Migraine is a neurological condition that causes moderate to severe headaches. A migraine self-injection pen is a device that allows a person to self-administer migraine medication into tissues beneath the skin.
Migraine is common, affecting 39 million individuals in the United States and 1 billion people worldwide.
Pens can either be preventive treatment, containing medication to reduce the frequency and severity of migraine attacks, or an acute treatment containing medications to help alleviate migraine headaches that have already started. Some pens require only a click of a button.
This article describes what migraine self-injection pens are, the different types, their associated mechanisms of action, side effects, and costs.
Migraine self-injection pens contain one of three different types of drugs:
One example of an injectable triptan is sumatriptan, also available under the brand names Imitrex and Zembrace.
Dihydroergotamine mesylate (D.H.E. 45) is another option for alleviating acute migraine headaches. This medication works by constricting dilated blood vessels in the brain, working on serotonin receptors similarly to triptans.
Calcitonin gene-related peptide monoclonal antibodies
Calcitonin gene-related peptide (CGRP) monoclonal antibodies are medications that help to prevent migraine. They
Examples of CGRP monoclonal antibodies include:
The following section involves instructions on using the different types of migraine pens, including dosages and frequency of administration.
Imitrex is a type of triptan. A person should take the medication at the first sign of a migraine attack. However, people should not take it during the aura phase of a migraine, which some people experience before a migraine headache starts.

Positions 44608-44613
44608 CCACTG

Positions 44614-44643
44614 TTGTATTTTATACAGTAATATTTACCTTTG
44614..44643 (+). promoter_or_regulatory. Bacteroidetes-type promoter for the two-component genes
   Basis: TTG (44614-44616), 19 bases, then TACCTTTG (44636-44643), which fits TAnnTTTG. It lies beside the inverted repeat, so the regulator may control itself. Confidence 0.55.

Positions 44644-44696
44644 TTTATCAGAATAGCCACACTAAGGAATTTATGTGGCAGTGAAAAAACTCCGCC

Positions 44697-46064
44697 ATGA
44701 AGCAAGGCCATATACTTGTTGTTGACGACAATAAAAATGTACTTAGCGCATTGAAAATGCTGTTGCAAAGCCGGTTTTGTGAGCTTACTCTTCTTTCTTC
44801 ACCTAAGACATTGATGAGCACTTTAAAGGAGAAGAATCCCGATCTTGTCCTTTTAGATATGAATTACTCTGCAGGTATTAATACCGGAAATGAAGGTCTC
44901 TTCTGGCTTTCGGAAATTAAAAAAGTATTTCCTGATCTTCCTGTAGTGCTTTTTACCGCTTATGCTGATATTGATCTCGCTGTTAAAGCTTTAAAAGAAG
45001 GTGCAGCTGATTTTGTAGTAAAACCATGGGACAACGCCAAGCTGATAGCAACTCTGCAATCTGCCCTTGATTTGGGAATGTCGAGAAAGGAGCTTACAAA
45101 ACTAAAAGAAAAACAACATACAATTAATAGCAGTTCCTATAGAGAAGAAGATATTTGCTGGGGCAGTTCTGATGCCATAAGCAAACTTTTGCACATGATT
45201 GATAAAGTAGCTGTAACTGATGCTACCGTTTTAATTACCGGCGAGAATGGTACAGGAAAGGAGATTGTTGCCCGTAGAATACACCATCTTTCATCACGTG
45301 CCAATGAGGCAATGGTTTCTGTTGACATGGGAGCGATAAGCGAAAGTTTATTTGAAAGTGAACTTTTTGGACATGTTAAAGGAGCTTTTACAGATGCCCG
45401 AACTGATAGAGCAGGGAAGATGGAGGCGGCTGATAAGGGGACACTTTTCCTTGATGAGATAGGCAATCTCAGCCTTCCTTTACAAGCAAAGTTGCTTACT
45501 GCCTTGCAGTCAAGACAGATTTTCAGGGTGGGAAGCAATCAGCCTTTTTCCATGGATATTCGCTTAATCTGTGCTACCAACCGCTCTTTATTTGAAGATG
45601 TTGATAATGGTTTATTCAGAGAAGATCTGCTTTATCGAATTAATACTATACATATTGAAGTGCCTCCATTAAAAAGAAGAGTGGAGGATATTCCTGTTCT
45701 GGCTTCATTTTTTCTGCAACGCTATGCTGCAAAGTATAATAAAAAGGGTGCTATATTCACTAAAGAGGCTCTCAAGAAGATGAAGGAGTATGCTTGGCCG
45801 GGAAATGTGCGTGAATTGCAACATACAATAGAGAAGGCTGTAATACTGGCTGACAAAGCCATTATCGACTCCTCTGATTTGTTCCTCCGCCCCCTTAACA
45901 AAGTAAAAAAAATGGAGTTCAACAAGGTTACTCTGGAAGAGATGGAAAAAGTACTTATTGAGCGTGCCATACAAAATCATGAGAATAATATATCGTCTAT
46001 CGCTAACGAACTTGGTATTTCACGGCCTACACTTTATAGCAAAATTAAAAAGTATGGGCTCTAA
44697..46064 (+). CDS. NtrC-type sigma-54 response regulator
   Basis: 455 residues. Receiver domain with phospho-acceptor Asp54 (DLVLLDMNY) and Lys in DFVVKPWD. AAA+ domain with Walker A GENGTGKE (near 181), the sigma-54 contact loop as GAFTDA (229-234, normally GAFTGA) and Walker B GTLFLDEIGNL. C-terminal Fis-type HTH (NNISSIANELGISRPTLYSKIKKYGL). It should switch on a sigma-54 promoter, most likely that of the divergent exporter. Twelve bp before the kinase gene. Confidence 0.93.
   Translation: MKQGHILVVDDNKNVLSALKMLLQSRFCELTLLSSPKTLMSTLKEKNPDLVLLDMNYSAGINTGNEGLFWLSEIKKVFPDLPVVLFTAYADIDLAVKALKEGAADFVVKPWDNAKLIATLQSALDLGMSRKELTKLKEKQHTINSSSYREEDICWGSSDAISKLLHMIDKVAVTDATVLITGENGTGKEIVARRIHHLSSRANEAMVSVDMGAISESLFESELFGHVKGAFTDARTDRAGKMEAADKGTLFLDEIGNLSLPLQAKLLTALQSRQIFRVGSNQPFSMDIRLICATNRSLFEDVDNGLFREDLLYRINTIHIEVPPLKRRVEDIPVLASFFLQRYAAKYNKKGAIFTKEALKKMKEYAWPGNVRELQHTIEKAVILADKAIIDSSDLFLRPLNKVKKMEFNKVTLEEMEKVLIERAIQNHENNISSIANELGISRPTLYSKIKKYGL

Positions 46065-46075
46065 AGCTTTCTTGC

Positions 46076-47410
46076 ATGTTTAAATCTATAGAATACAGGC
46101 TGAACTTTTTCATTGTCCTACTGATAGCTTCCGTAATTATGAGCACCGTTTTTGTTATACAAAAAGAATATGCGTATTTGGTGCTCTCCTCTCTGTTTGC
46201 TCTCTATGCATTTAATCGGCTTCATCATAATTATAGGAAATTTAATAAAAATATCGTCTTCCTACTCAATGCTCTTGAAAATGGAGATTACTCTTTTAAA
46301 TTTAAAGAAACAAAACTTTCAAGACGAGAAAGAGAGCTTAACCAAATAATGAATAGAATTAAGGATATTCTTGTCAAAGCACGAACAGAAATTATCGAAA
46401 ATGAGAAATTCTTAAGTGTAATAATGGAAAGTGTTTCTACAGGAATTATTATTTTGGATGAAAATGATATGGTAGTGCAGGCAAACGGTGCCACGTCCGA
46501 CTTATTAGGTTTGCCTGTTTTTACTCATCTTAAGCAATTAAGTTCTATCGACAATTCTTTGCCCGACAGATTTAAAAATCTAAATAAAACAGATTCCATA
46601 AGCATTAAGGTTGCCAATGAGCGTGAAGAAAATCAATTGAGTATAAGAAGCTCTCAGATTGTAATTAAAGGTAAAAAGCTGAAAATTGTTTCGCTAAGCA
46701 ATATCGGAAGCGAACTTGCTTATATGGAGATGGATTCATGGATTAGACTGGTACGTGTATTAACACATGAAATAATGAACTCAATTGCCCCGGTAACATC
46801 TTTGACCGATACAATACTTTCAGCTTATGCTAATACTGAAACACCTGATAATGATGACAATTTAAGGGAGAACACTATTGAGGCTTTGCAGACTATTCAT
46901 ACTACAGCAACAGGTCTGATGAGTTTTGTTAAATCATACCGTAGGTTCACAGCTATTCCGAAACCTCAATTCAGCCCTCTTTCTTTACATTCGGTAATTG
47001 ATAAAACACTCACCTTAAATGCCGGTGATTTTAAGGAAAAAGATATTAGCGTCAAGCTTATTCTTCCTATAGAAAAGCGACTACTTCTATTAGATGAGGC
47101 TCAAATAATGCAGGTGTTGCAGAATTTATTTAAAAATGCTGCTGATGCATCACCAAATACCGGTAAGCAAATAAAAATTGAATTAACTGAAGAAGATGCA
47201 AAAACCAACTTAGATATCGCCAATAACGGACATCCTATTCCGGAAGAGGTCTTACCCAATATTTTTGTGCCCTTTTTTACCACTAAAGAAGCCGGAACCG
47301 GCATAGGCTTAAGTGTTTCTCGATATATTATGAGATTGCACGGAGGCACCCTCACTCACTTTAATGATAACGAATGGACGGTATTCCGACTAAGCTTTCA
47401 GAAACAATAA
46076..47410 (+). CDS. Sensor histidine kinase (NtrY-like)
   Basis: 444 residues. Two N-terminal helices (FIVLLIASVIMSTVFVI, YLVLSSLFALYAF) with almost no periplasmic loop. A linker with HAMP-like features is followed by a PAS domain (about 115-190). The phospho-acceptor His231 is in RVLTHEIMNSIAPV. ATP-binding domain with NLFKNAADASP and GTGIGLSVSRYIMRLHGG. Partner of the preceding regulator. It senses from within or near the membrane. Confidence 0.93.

A person may take a second dose, but they must wait at least 1 hour after administering the first.
The maximum single dose of sumatriptan is 6 milligrams (mg). People should not exceed 12 mg within 24 hours.
The following are instructions for use:
- Twist and remove the safety cap.
- Put the needle guard on the injection site at a 90-degree angle. One possible injection site is the thigh.
- Firmly push the autoinjector as far as it will go.
- While holding the autoinjector, press the blue button until a click sounds and hold it for 5 seconds.
- Carefully remove the autoinjector from the skin.
An injection of D.H.E. 45 can help alleviate symptoms after an acute migraine headache starts. A doctor will prescribe the recommended dosage on a case-by-case basis.
A person should not administer a second dose within 6 hours of the first. Additionally, they should not use the medication every day or exceed a 6 milliliter (ml) dosage within a week.
The site of injection should be the thigh, well above the knee. A person should ask for instructions before self-administering the first dose since the procedure is not as simple as using other injection pens.
Emgality is a type of CGRP monoclonal antibody that aims to reduce the frequency and severity of migraine attacks.
The manufacturer recommends two consecutive doses of 120 mg as an initial dose or “loading dose.” Afterward, the dose is a single injection of 120 mg once per month.
When administering Emgality, a person can choose from the following injection sites:
- back of the upper arm
The following are instructions for use:
- Twist off the cap and hold the base against the skin.
- Turn the lock ring to the unlocked position.